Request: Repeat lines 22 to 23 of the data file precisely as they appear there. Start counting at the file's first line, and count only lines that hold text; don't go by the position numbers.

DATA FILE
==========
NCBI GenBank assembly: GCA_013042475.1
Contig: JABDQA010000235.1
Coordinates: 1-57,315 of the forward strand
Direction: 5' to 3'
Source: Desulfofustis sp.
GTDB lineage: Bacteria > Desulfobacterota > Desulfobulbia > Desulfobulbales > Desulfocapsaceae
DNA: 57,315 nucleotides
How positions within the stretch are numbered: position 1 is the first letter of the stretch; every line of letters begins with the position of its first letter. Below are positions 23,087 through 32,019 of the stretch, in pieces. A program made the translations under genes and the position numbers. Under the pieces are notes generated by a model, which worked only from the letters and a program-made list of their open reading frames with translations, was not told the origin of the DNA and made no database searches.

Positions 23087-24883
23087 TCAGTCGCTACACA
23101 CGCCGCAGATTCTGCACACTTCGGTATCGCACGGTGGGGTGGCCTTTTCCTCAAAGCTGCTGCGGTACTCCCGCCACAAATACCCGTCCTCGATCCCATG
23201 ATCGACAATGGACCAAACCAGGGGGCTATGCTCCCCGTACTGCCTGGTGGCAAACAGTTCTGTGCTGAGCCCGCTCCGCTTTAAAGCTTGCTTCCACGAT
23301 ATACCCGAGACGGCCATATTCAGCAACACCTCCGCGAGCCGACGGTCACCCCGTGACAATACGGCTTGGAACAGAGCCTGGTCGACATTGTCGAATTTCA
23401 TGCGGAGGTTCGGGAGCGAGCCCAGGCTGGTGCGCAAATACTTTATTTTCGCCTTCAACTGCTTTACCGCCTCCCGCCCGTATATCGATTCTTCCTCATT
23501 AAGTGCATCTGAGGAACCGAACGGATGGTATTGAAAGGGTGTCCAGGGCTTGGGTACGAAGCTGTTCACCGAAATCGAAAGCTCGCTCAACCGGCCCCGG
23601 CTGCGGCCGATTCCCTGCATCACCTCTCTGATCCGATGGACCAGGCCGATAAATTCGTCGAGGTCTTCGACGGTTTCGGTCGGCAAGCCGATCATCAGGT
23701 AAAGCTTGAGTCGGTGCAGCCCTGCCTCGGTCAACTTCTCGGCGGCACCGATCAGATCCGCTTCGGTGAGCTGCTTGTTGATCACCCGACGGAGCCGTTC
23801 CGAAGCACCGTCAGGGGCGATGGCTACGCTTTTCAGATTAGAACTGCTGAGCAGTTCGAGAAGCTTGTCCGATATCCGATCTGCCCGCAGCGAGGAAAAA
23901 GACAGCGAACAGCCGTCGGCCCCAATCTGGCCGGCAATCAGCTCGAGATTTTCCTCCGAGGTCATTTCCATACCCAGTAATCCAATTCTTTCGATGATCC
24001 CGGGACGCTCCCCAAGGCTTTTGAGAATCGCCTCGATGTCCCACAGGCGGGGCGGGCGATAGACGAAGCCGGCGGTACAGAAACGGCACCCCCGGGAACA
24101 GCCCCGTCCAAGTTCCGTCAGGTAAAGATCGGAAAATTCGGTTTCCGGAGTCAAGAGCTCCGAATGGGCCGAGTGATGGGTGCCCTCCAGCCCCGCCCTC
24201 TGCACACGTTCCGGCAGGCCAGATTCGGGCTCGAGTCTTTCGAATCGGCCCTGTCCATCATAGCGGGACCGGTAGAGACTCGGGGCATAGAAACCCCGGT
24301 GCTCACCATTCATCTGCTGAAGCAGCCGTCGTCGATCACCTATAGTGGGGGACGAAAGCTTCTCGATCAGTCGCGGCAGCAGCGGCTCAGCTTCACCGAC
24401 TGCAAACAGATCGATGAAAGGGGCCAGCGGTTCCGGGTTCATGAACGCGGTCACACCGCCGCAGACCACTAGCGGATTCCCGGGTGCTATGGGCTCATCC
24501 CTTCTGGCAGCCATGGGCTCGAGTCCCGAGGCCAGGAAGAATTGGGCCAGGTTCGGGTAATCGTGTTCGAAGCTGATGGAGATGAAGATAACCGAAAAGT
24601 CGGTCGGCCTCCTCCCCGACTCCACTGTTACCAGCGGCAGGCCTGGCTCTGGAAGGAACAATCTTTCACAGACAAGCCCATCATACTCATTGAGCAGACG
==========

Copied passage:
24201 TGCACACGTTCCGGCAGGCCAGATTCGGGCTCGAGTCTTTCGAATCGGCCCTGTCCATCATAGCGGGACCGGTAGAGACTCGGGGCATAGAAACCCCGGT
24301 GCTCACCATTCATCTGCTGAAGCAGCCGTCGTCGATCACCTATAGTGGGGGACGAAAGCTTCTCGATCAGTCGCGGCAGCAGCGGCTCAGCTTCACCGAC